Cyclone Hamish [maptype=G_SATELLITE_MAP;gpxview=all]
According to the ABC news website, a number of people including the Queensland Sea Food Industry Association are calling for the southern half of the Great Barrier Reef to be declared a ‘disaster zone’. Reports from the Great Barrier Reef Marine Park Authority suggest that >50% of the reef was affected by cyclone hamish, and reports from the commercial fishing operators say that in the wake of cyclone, most commercially viable fish stocks have all but disappeared:
“Half the reef has been completely overturned from Bowen South. It’ll affect tourism, it’ll affect certainly commercial fishers – about 50 per cent or 300 jobs are at risk with 30 guys put off yesterday,” he said.
“There’s just nothing left out there to fish on.”
He says the damage is having a similar effect to Cyclone Larry’s destruction of banana farms three years ago.
“We’ve had our boats out there working this week for the first time after the cyclone and people with 20 years experience can’t recognise the damage being done,” he said.
“Their catches where they’d catch 150 fish a day have been down to five fish a day.”
The Department of Primary Industries says such a disaster declaration would be a first.
But director-general Jim Groves says the circumstances are unusual.
“This is what we call a quota management fishery. These fishermen, some of them have actually paid to go and catch these fish so they’ve paid for a right they no longer have because of a natural disaster, so that’s what makes it different to past events,” he said.
I hadn’t actually got chance to look at the track of the cyclone yet, but after plotting the path above in Google Earth, it looks like the Swains Reefs in the south-eastern GBR took a direct hit whilst hamish was a category 5 (>290km/h wind gusts).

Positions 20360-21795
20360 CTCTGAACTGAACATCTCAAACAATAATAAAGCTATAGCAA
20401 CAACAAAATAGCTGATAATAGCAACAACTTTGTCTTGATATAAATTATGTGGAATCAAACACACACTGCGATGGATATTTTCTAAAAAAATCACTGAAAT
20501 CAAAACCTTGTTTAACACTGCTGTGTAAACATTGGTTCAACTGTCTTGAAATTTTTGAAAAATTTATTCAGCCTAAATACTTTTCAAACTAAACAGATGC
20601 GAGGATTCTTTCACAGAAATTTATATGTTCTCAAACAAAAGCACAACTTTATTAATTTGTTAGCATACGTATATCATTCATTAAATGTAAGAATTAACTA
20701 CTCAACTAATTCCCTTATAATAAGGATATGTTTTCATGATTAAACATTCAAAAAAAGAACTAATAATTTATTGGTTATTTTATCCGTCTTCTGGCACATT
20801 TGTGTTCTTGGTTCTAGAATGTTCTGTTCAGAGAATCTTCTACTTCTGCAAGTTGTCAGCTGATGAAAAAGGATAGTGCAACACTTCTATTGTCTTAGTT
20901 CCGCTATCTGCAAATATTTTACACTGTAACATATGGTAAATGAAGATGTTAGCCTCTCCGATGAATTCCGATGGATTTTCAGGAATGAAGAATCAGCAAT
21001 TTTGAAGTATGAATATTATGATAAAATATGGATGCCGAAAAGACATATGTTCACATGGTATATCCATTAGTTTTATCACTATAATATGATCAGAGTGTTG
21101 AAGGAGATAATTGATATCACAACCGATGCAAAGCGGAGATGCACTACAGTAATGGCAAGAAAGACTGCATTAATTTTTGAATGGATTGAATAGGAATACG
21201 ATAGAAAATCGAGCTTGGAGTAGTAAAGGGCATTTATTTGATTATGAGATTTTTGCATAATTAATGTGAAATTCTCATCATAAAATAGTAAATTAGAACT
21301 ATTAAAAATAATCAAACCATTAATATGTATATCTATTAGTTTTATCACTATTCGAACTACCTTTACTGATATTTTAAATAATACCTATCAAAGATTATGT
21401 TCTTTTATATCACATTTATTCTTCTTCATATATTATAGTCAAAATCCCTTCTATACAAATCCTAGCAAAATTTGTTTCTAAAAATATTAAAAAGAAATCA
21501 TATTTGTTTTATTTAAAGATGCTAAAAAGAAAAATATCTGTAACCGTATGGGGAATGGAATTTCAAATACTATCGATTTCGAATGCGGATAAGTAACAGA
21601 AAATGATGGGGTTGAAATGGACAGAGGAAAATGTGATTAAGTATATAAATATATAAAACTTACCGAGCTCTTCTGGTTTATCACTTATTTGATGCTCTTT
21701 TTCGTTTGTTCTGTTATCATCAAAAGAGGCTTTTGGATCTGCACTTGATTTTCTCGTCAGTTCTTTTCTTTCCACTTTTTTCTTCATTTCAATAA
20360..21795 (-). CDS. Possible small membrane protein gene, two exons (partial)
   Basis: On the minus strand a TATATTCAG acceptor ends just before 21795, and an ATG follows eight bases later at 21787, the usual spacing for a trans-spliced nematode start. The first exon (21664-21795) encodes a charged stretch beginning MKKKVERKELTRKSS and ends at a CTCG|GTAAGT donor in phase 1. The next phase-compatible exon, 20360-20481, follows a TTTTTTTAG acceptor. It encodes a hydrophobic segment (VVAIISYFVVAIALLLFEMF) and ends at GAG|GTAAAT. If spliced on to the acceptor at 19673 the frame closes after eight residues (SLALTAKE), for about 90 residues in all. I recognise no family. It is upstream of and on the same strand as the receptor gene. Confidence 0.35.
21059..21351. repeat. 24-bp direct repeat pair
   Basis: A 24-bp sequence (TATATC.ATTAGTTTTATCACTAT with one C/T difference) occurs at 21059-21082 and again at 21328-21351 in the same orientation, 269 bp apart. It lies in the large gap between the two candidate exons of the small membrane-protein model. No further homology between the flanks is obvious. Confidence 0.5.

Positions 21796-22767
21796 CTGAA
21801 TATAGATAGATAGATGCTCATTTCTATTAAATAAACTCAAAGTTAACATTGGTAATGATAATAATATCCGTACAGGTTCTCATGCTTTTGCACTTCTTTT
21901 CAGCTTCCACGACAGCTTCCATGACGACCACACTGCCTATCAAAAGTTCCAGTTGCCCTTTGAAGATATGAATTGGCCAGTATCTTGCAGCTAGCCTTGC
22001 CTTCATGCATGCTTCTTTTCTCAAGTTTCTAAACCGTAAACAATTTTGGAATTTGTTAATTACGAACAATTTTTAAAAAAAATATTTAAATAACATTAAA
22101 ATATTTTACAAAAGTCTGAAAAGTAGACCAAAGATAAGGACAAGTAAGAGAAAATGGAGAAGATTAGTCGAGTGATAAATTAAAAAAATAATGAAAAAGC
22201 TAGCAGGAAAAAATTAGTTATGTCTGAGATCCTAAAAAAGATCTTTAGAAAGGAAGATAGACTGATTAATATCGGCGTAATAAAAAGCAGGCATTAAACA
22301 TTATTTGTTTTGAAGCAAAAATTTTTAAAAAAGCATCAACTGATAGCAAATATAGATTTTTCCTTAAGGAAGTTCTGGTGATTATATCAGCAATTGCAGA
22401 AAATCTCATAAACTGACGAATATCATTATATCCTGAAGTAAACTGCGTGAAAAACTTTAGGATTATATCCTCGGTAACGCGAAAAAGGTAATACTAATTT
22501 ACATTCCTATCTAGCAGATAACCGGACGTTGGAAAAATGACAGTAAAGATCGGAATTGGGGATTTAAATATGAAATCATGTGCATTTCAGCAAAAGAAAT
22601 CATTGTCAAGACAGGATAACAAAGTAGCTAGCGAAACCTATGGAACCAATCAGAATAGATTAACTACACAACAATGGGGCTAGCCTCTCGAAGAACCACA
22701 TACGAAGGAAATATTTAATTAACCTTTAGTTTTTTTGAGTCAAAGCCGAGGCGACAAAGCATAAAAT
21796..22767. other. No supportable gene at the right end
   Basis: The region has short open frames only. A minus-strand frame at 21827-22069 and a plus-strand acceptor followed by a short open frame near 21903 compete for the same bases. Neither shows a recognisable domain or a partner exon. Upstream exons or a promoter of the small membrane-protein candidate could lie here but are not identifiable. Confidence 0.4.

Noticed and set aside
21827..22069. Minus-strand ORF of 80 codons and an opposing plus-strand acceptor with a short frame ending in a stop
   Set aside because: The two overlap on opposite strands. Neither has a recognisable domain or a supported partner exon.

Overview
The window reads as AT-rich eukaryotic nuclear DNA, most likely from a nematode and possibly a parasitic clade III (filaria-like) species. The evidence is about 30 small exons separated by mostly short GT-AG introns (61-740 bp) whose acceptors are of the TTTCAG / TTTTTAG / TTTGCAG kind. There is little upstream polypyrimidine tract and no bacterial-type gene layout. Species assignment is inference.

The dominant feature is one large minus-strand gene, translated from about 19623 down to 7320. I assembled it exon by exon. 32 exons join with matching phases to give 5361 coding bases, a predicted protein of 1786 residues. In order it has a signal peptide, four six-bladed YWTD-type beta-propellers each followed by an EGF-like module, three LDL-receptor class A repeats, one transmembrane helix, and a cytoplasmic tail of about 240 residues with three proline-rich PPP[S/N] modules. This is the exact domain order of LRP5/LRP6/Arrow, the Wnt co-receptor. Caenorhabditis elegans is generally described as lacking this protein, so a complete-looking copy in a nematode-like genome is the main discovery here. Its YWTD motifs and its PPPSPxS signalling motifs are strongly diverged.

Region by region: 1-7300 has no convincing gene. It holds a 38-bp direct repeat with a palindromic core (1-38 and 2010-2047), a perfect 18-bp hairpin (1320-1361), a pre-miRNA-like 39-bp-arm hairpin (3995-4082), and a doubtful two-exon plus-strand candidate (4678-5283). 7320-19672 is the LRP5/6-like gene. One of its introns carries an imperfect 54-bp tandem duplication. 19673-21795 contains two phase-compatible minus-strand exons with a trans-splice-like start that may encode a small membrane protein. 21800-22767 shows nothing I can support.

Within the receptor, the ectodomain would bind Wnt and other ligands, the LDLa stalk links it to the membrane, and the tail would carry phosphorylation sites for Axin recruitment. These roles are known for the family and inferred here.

After threatening to cross land in as a category 4 cyclone with winds >200km/hr, Cyclone Hamish made a dramatic turn westwards and is now winding down towards a Category 1 cyclone out into the Pacific Ocean. After the damage caused by Cyclone Larry in 2006, it seems that South-East Queensland can breath a sigh of relief after evacuation warnings were issued from Bundaberg to Hervey Bay. No news yet on the impact of the cyclone on the reef, although the earlier (March 8th) the cyclone crossed within the marine park, between the mainland and the Swains Reefs as a category 4, and narrowly missed the Whitsunday Islands. More reports and hopefully photographs as they come.
It seems like Cyclone Hamish has taken an unexpected turn eastwards, with the eye of the storm now projected to miss the Capricorn Bunker islands. Heron Island and other coral islands have been evacuated, and residents across the Bundaberg – Hervey Bay region are bracing themselves for the impact as Hamish crosses the in the next 48hrs. The impact of a category 4/5 cyclone on the Great Barrier Reef is likely to be huge – especially as Hamish has tracked parallel to the coastline for over 1000km, straight over the outer reef. The midshelf reefs at Mackay are currently being hit by 6m waves, and Flinders Reef near the eye of the storm recorded 154km/hr winds. More updates as they come keep – meanwhile keep an eye on the Bureau of Meteorology homepage, Earth Snapshot and the Weatherzone forums for up to the minute info.
Update @ 7.55pm:
Looks like the Bureau of Meteorology weather station at Creal Reef (directly in the path of the Hurricane) has been destroyed – the last recorded gust at 1.02pm was 189km/hr!
Only two weeks ago, 60% of Queensland was inundated with flood waters, whilst the south of Australia was hit by record high temperatures and bushfires. Now, the Queensland coastline is currently under cyclone watch as Cyclone Hamish is pushing south along the Great Barrier Reef, and has intensified to a category 5 cyclone, with winds reaching above 280kmh and waves >7m.
Cyclone Hamish missed the Whitsunday Islands, instead heading offshore and weakening to a category 4, but has now veered south-easterly and is currently heading towards the Capricorn Bunker group, directly in the path of Heron Island Research Station. More updates as they come – although no one is certain when the cyclone will cross the coastline, the news are predicting an impact similar if not larger than Cyclone Larry (the last cat 5 cyclone to cross the coast) in 2006.